BookBin2013: A Hard Rain


I always view long flights as the perfect excuse to tune out the entirety of existence for a nice dive into a book or two…or more, depending on just how far I happen to be flying. Recently, I flew to Hawaii. Lots of time for lots of reading (and sleeping, but mostly reading).

I didn’t want to take a lot of thick, heavy books (I wanted to save ample space for important things like all the booze and coffee that I may or may not have bought while there), but I also wanted to take enough books to cover my bases and provide a nice variety of choices.

Thank goodness for Kindle! I loaded mine up with lots of selections, including several TNG books that I have had on my reading list for quite a while. Top choice was Dean Wesley Smith’s “Dixon Hill” novel A Hard Rain. I actually referenced this book in a Doctober post as one of the few TNG novels to actually feature Dr. Crusher on the cover. It was also the only book from this admittedly short list that I had not yet read.

I wish I had left it as unread.

I’ve never read anything else by Smith, but he wrote the novel adaptation of The Core. Do with that what you will (and I already suspect what many of my nerdier denizens will do with it). I got the impression from this story (and its blatantly open ending) that perhaps Pocket Books had planned on making Dixon Hill novels a spinoff to the mainstream TNG novels. I think A Hard Rain was the only one actually written, and I can understand why the idea was abandoned (if it ever existed).

With A Hard Rain, Smith has written a rather chaotic and muddled…tribute? parody?…to the detective novel, using the world of Dixon Hill as his foundation. Perhaps it’s a great novel to detective fans. It’s not a great TNG novel, I can attest to that.

Then again, it’s been years since I last read my TNG novels. Perhaps I have simply outgrown the storytelling parameters of Trek literature? I feel once again that I need to revisit these books, if only to finally put this question to rest. However, I fear that what I will find is that all the books I once loved will now just make me sad. And slightly appalled.

Anyway, I’m still not wild about detective novels, so that aspect didn’t really appeal to me. I’m also not a fan of Smith’s writing style for this particular book (again, I’m assuming that he doesn’t typically write like this and was probably striving to mimic popular detective novel styles). Additionally, I wasn’t all that crazy about the way the Dixon Hill story overlapped the TNG storyline in a rather non-linear and subsequently nonsensical way. Actually, the “real” storyline was more absurd than the Dixon Hill one…although the denouement was ridiculous for both stories. I didn’t like other things about this novel, but at this point I feel like I’m unnecessarily phasering a dead targh. I will say this, however: I never again want to read the phrase “Luscious Bev.”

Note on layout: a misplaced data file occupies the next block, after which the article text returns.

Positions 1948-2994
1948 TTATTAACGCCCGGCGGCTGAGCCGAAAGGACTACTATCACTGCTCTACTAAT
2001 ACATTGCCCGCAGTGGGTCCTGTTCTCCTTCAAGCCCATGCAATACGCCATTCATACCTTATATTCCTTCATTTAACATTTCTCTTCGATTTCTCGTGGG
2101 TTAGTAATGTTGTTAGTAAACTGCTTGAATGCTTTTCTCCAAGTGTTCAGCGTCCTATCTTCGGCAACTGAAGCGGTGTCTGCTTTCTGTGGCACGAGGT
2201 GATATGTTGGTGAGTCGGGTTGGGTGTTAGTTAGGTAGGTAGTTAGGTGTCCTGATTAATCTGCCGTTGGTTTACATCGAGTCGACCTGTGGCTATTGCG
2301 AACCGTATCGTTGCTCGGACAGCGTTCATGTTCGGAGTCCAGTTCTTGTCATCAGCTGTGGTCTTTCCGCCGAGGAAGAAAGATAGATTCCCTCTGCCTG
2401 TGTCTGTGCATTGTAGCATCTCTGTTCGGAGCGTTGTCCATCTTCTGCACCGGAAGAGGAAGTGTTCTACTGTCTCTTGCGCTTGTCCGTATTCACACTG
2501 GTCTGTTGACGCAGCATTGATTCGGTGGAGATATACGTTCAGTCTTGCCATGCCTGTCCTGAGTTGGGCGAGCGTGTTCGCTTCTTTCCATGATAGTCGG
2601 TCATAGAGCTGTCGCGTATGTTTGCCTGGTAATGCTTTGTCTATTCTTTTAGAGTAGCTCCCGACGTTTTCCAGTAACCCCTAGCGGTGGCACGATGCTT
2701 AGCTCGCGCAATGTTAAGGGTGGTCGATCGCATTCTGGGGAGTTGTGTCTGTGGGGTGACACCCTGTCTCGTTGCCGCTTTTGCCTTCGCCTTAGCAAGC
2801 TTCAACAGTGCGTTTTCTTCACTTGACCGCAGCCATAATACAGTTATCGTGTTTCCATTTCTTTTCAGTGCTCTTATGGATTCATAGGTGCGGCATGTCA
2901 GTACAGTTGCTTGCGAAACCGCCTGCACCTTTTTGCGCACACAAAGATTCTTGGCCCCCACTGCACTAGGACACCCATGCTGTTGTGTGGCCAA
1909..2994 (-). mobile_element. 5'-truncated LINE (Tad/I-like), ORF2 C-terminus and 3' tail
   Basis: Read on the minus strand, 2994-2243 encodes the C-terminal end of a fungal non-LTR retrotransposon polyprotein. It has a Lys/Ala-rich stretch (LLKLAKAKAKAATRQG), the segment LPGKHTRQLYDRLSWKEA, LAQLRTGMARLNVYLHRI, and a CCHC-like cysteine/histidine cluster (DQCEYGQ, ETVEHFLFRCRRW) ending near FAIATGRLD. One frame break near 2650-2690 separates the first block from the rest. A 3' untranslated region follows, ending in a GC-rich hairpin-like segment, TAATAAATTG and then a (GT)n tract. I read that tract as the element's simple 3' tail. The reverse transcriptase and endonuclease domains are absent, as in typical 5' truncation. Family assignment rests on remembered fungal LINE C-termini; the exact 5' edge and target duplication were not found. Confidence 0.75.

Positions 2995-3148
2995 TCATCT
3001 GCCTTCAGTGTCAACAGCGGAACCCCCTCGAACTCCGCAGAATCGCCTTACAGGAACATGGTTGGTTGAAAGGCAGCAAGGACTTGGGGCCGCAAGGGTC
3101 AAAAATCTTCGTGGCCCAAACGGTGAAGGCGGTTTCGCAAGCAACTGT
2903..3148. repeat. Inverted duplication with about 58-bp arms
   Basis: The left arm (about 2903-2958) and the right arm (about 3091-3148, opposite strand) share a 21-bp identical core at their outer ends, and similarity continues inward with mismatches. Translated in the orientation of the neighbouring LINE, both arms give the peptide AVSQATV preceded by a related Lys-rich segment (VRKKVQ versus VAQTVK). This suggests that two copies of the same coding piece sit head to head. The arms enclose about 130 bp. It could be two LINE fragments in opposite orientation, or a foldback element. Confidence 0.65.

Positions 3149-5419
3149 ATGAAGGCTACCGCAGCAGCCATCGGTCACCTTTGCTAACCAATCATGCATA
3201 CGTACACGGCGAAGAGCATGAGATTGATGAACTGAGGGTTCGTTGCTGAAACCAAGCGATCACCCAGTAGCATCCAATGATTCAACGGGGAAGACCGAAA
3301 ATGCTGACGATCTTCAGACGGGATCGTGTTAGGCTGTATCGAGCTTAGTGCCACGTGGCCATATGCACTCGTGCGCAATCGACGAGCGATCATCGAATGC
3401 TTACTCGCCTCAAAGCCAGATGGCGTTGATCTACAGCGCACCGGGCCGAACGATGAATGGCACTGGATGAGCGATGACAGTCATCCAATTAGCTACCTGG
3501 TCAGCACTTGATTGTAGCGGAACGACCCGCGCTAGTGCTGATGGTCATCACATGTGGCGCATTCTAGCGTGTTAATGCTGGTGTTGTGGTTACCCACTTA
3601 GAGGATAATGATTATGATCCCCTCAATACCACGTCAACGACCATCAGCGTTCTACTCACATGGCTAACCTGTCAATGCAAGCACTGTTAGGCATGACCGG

Final Verdict: I have deleted A Hard Rain from my Kindle. I still have the master file saved elsewhere, but I doubt I will ever revisit it.

TNG Top Ten

Happy Doctober!

Ah, remember last year at this time? Thirty-one days of Dr. Crusher? Good times, good times. I won’t be doing that again this year (don’t think I didn’t hear that sigh of relief; cheeky monkeys). As much as I enjoyed doing Doctober last year, it took a great deal of planning, thinking, designing, and creating. I was quite done by Halloween, I can assure you.

However, I did want to at least tip my paw to the greatness of the event. Plus, I feel a bit guilty that I missed yet another Flashback Friday. I had plans; I simply ran of out time yesterday. I hate when that happens. So, to make up for my absence, I offer you this. Apparently, one of the newest memes to hit teh Interwebz recently was the “10 Days of TNG,” a top 10 list used to countdown to the 24th anniversary of TNG’s television debut.

Obviously, I missed out on that. But I thought I would offer you my answers to the countdown anyway. Because, you know, you’re interested. I know you are.

Say yes or I’ll turn November into Bevember and each day I will post a recording of me singing a new filk song that I have written all about Dr. Crusher.

Actually, that doesn’t sound like a bad idea…

Ten Days of TNG List of Favorites

Day One: Favorite Season

Season 2, of course.

Blech. Just typing that made me feel dirty.

This one’s actually almost a draw between Seasons 3 and 4; however, I have to say that if someone wanted to get into TNG and asked me where they should start, I would more than likely tell them to start at “The Best of Both Worlds” and watch from there. So I guess that means that I think Season 4 is slightly better than Season 3. But only slightly, since Season 3 does contain a slew of episodes that are excellent for all variety of reasons; plus, it contains two classic episodes that are a must for anyone new to the series: “Yesterday’s Enterprise” and “Sarek.”

However, Season 4 is nearly perfect from start to finish. It’s such a shame that it ends on such an…uneven note.

Blonde Romulan. That’s all I’m going to say.

Day Two: Favorite Episode

I can’t answer this question because there are far too many excellent episodes from which to pick. I can’t say that one is the absolute best of the bunch. So how about this: my favorite episode from each season:

Season 1: “The Big Goodbye”
First time on the holodeck and already it’s screwy! Yes, this was the episode that launched a thousand “There’s something wrong with the holodeck” stories that passed on through DS9 and Voyager. This was a spectacular debut, though. Spectacular enough, in fact, that I used images from this episode to launch Doctober.